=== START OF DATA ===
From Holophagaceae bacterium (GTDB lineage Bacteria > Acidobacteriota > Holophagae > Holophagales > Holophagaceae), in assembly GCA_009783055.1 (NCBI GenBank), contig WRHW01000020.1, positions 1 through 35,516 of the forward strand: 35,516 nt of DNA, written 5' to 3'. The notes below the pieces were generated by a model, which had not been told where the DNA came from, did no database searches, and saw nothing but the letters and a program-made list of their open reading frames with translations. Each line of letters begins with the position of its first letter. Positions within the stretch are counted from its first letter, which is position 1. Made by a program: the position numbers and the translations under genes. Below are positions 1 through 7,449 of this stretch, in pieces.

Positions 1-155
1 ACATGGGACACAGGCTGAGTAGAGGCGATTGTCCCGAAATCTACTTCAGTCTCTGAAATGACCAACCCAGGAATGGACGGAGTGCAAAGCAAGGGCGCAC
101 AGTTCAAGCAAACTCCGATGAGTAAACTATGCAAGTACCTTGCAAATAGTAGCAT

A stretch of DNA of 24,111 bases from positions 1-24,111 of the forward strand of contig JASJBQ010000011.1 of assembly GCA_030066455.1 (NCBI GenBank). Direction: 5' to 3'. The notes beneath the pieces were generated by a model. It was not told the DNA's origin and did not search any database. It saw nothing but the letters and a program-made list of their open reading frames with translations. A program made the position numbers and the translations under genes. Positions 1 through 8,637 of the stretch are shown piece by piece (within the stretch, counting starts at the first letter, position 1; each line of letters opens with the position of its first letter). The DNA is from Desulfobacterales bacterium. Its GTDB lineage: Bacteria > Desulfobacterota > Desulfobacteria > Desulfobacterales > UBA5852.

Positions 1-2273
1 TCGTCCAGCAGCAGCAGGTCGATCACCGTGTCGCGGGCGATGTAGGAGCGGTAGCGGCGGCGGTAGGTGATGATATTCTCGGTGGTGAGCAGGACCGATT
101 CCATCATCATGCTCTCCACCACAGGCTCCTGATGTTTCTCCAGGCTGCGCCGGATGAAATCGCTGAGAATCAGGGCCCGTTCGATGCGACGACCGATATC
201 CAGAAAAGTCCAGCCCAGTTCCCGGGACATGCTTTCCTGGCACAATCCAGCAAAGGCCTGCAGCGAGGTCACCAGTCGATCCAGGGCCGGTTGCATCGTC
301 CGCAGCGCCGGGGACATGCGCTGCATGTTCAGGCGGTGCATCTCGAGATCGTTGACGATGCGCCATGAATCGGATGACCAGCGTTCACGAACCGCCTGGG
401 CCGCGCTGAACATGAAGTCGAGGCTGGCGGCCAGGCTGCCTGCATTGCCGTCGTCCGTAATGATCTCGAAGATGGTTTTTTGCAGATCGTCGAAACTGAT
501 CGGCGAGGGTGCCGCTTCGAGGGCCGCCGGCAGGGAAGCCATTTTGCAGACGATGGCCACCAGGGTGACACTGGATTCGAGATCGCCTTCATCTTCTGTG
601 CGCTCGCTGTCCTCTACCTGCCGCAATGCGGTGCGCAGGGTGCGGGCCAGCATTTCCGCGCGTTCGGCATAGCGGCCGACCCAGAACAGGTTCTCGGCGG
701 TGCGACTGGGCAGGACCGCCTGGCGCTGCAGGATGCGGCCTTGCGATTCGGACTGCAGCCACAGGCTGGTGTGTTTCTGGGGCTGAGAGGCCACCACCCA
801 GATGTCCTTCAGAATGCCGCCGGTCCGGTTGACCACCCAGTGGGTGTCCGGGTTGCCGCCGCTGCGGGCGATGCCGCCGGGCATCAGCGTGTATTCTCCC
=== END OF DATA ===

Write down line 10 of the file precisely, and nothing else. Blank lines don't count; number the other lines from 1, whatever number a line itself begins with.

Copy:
301 CGCAGCGCCGGGGACATGCGCTGCATGTTCAGGCGGTGCATCTCGAGATCGTTGACGATGCGCCATGAATCGGATGACCAGCGTTCACGAACCGCCTGGG